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Meeting the needs of people with disabilities, their families, educators & service providers

Posts Tagged ‘anxiety’

Manifestation review required for child presumed to be disabled due to pattern of behavior

Monday, August 26th, 2013

Anaheim Union High School District v. J.E., 61 IDELR 107 (C.D. Cal. 2013): A federal district court determined that a school district should have conducted a manifestation determination review for a student not classified under the IDEA.  The district had suspended the student and removed him to a community day school following a disciplinary incident.

The student had ADHD and anxiety, and manifested several behavioral issues in school (including irritability, agitation, and panic attacks).  The school was aware of these issues, and identified the student as a student with a disability pursuant to Section 504 (but not IDEA).  Nevertheless, the Court found that the school should have conducted a manifestation determination review.  The child was presumed to be disabled under the IDEA (and entitled to its protections) because the school had a basis of knowledge to believe the student’s pattern of behavior related to his disability.  Significantly, the court determined that a “pattern of behavior” giving rise to a presumption of disability should not be limited to previous disciplinary issues.

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Student’s progress and expanded IEP demonstrate appropriateness, denying parent reimbursement for unilateral private placement

Monday, June 10th, 2013

McCallion v. Mamaroneck Union Free School District, 60 IDELR 162 (S.D.N.Y. 2013):  A federal district court denied a parent’s request for tuition reimbursement where the student demonstrated progress under his prior IEPs, and the school district worked with the parents to respond to their concerns regarding his program.  Concerned about his ability to make progress in high school based on the programming the school district offered, the parents ultimately enrolled the student (diagnosed with a specific learning disability, as well as ADHD, anxiety and an adjustment disorder) in a private school designed for students with his needs.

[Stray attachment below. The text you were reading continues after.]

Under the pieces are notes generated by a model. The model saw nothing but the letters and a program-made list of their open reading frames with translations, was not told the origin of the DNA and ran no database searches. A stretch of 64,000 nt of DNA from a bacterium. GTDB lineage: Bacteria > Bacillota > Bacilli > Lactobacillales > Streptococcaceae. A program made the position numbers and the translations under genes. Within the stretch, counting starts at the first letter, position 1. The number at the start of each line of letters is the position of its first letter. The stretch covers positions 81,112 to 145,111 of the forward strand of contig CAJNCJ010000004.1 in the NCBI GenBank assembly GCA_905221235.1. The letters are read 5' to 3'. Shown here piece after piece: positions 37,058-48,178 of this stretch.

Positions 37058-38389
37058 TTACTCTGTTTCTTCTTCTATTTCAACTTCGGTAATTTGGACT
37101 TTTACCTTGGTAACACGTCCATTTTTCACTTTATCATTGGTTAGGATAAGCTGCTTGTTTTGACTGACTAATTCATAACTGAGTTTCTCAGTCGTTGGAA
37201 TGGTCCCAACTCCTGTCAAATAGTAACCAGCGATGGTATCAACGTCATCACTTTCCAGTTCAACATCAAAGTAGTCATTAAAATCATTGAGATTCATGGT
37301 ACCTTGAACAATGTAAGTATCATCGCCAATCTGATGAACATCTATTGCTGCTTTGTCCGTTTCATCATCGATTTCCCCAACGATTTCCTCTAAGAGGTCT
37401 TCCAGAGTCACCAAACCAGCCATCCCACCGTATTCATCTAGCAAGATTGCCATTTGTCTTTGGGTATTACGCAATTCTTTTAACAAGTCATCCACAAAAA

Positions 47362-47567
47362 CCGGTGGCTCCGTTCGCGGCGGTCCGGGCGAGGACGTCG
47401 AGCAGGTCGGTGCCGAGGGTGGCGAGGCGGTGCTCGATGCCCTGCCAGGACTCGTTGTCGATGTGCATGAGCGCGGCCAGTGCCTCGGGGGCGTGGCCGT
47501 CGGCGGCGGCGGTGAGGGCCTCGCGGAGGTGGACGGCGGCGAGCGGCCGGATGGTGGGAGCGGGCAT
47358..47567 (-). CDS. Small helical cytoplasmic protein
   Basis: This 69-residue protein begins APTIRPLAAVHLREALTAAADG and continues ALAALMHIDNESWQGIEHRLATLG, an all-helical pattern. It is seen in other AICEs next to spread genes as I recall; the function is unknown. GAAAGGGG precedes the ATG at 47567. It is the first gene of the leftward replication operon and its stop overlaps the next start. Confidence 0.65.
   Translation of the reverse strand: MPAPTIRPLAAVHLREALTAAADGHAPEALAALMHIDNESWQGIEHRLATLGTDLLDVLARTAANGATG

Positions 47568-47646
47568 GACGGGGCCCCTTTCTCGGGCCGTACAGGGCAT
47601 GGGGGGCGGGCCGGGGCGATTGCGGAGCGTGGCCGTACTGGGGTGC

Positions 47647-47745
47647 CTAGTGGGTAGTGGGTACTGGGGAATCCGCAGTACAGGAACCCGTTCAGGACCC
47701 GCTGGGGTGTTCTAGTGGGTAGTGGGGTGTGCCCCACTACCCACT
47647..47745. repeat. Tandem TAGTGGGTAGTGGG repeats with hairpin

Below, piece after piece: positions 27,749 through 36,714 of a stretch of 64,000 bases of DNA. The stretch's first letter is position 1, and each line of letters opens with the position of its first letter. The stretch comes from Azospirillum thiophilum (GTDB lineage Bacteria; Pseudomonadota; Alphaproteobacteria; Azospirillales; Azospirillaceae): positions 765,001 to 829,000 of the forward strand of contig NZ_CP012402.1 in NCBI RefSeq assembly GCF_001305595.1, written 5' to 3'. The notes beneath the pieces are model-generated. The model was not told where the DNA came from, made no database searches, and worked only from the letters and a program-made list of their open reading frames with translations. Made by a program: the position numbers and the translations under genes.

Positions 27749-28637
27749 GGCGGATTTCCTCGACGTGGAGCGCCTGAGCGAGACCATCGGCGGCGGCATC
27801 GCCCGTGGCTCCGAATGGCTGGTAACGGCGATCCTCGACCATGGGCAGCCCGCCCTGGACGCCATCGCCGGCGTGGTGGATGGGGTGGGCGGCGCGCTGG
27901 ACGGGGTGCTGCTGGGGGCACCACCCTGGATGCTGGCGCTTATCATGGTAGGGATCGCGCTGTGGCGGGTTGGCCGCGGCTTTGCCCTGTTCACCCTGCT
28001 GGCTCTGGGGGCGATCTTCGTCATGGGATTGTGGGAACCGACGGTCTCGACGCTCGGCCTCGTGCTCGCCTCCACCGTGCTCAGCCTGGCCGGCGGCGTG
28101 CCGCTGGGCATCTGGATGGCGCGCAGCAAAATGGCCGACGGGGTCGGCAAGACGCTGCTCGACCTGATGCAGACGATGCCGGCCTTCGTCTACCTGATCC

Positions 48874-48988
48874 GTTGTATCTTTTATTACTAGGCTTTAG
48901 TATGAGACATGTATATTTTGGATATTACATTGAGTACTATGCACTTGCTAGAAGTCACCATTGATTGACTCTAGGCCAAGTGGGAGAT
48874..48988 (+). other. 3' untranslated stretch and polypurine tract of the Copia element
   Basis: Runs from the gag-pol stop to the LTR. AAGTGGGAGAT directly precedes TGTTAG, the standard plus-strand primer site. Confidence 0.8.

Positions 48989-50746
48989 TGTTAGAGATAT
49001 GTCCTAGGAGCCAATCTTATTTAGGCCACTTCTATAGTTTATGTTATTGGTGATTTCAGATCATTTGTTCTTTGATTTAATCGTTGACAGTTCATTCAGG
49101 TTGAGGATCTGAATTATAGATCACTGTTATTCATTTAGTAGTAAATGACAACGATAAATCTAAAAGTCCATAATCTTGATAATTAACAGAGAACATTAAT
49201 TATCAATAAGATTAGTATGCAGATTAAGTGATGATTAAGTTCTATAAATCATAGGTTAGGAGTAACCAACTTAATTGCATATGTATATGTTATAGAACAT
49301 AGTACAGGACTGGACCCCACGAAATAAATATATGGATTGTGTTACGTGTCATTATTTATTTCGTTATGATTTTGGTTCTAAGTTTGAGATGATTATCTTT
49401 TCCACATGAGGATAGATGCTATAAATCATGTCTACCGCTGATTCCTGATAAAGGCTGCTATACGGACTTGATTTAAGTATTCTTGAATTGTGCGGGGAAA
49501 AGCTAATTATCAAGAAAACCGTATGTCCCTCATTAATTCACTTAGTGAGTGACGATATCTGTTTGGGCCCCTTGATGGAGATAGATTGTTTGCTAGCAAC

Notwithstanding the parents’ unilateral placement, they still participated in an IEP team meeting which resulted in an amended IEP in October of that school year.  Also, the student received passing marks, and progressed from grade to grade prior to the school year in which he was enrolled in the private school.  Since the October IEP incorporated several additional recommendations and accommodations with respect to reading (one of the student’s biggest areas of need), the district offered the student a free appropriate public education and the parents were therefore not entitled to reimbursement.

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Omission of counseling services from student’s IEP was harmless error that did not deny student FAPE

Monday, May 16th, 2011

M.H. v. New York City Department of Education, 56 IDELR 69 (S.D.N.Y. 2011): Agreeing with the decision of the state review officer (SRO), a federal district court from New York determined that the omission of the duration and frequency of counseling services in the Related Services section of the IEP of a student with anxiety and emotional issues did not deny the student a free appropriate education (FAPE).  Such omission was “harmless error” since counseling was discussed elsewhere in the IEP, the frequency and duration of counseling services were in the IEP meeting minutes, and the service was actually provided to the student.

The Court also rejected the parents’ argument that the school district did not timely arrange for the appropriate special education program and services to be provided to the student within 60 days of the receipt of parental consent to evaluate the student, consistent with New York state law.  Although the parents provided the school district with a letter on February 27, 2009 requesting that a FAPE be provided to the student, the school district did not receive the parents’ consent to evaluate until April 3, 2009.  Since a request for services is not the same as a consent to evaluate, the May 29, 2009 IEP meeting was timely.

Moreover, the Court concluded that the school district did not violate the law when it decided to rely on evaluations independently obtained by the parents, instead of conducting its own evaluations.

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Parental placement outside the geographical boundaries of the school district relieves the district of obligation to provide services to the student.

Monday, November 15th, 2010

T.C. v. Klein Independent School District, 54 IDELR 187 (S.D. Tex. 2010):  A U.S. District Court determined that once a student begins attending school outside the geographic boundaries of the school district, that school district is no longer obligated to provide special education and related services.

Under state law, a number of the parent’s claims were barred by the statute of limitations.  However, the parent still argued that the school district had a responsibility to hold its annual IEP team meeting relating to the program for the student (who was diagnosed with ADHD, manifesting itself as severe bipolar disorder, anxiety, and oppositional defiant disorder), even though she was then receiving special education and related services at a program in a different state.  The Court rejected that argument, saying the school district had “no obligation” to hold an IEP team meeting “when her parents moved her to a private school outside the district’s jurisdiction.”  As a result, the student’s parents were denied any relief.

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